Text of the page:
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Blue Love

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The vinyl reissue of "Here's Sunshine" LP by Larry Sunshine Rice, originally released in 1969

by Peacock/Backbeat Records in Houston, Texas, is now available world-wide from




The following is a press release from Time-Lag Records:

"Top quality official reissue of this wonderful album.This project is a bit different from other Time-Lag

reissues, as the original isn't exactly a mega-rarity. That's not to say that they're easy to find, but our

motives for the reissue have more to do with the fact that this great LP has been seriously overlooked by so

many, and feels very ripe to reach some new ears. This one's got a pretty wild backstory too, being a rather

undiscussed piece of 60s Texas underground history: in 1966 Larry 'Sunshine' Rice was feeling burnt by the

increasingly superficial hippy scene in San Francisco, so headed to Dallas, Texas, the 'center of darkness'

and the place he was raised, with a vision to transform minds. A random gig doing psychedelic light shows

at a local bar led to a job managing a new 'hip' church. And so the 'Satori House' was founded. Through

this outlet Sunshine held experimental light & sound worship sessions, began hosting underground rock

concerts, launched a free press, and just about any & all other activities towards the goal of turning on

Dallas. It was, of course, a great success while it lasted, which was not long once a federal drug bust (total

set-up) went down, and the higher-ups in the parent church organization got wind of just exactly what

their cash had been backing. During the extended trial that followed Sunshine split the city for tiny Justin,

Texas and founded 'The Church Of Changes' Texas' first marijuana church, claiming grass as their sacrament

and legal right. It was at this point that a series of truly unlikely synchronicities led to a record deal &

recording session, but by the time Here's Sunshine was released in the summer of 1969, Sunshine was back

in California living as a fugitive. He never showed up at his meeting with the bigwigs at Blue Thumb records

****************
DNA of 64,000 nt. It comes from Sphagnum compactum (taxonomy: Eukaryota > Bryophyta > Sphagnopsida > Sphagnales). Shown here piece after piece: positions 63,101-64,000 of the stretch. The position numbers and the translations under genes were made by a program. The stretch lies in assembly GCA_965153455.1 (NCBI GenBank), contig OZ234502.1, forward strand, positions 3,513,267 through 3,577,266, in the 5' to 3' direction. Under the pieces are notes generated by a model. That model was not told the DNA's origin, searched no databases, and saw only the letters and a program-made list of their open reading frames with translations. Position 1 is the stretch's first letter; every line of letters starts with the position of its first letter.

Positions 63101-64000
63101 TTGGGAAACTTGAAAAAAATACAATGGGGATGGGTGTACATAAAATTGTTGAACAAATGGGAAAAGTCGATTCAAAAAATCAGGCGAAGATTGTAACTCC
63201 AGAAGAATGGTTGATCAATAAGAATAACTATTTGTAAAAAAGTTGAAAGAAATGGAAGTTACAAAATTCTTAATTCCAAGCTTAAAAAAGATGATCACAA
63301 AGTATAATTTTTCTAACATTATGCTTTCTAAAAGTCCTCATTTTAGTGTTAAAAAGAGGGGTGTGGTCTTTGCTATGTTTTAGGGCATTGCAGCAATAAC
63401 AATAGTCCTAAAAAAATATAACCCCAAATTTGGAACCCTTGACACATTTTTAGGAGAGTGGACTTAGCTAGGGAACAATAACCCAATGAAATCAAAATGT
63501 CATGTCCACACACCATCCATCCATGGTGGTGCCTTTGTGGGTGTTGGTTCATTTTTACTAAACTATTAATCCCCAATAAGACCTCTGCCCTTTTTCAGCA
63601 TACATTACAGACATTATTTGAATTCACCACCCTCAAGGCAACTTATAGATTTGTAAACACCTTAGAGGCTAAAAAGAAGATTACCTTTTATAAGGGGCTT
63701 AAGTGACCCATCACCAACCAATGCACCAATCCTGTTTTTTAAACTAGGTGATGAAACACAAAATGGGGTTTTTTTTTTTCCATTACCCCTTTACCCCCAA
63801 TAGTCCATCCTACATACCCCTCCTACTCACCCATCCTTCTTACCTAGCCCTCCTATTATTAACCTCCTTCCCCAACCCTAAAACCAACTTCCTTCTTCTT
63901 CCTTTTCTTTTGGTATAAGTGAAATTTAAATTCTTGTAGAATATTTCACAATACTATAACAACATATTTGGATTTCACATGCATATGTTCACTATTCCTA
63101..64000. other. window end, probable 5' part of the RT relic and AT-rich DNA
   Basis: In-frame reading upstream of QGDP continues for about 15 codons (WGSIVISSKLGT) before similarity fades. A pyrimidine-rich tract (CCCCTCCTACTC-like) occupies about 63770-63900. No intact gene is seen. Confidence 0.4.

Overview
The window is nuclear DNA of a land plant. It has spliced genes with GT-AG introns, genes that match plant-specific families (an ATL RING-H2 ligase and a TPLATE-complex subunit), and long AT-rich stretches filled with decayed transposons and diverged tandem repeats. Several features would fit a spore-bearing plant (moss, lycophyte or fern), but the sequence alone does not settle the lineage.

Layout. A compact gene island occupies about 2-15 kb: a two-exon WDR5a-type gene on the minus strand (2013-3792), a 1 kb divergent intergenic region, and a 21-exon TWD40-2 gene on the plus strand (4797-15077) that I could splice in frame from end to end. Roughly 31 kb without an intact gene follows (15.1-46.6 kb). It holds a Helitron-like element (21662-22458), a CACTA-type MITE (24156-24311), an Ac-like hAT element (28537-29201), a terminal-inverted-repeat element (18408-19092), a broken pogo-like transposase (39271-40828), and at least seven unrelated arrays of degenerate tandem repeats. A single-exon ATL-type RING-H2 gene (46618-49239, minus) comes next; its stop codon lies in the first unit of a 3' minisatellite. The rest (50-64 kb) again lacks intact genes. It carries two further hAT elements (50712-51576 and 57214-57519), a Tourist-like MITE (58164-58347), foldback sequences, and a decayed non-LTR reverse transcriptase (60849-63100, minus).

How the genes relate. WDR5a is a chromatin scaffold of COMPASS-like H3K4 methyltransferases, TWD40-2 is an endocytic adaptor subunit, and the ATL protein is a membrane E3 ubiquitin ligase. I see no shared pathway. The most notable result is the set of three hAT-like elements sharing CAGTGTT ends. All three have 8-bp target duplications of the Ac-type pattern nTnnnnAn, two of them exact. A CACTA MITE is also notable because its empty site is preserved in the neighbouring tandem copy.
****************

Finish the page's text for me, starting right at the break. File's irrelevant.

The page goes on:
who were planning to release his follow up album, thus quickly and purposely ending his connection to the

music industry. If that's got your head turned, you'll almost certainly dig the music. It's a mystical and

convoluted folk trip, executed with the lonesome single-mindedness of a true searcher. Warm intense vocals

are delivered in a magically loose, flowing style. Tim Buckley comparisons pop up, and that's not totally off

the mark if you replaced any avant/jazz leanings with more of a tripping-in-the-desert vibe. Lyrically things

get truly bent, venturing into some deeply surreal & glassy-eyed zones. There are a few grasps towards

religious ponderance, but it's very far from a 'Xian' album. Stream of consciousness broodings on nature,

work, love, god, Satan, sex, hallucinations, and so forth. It's a totally solo recording centered on

understated but effective acoustic guitar, and fleshed out via overdub with rather unusual use of electric

bass, organ, banjo, mandolin, and harmonica. Things get especially psychedelic when the bass comes in,

either as an ultra-minimal echo-drenched pulse or a flowing tonal improvisation. The hyper compressed and

reverb saturated production somehow suites the material perfectly, and the combination of elements creates

quite an immersive, mirage-like and exploratory space. This one is far stronger, more hallucinogenic, and

has gobs more personally then most of the over-hyped, mega-bucks coffee house folk strummers passed off

as loner/downer/acidfolk these days. This record's got a real spirit of its own, that with repeated listens will

sneak right into your mind before you even know it. And I'm sure that's the way Sunshine intended it.

Beautiful exact reproduction art packaged in a lovely heavy 60s style cover and pressed on 180gm

audiophile vinyl. Includes an insert with new notes from the artist, as well as a short except from his book

'Morning Glory,' which was written in 1968 and tells the story behind the album, but has yet to be

published. One time vinyl only edition of 500 copies."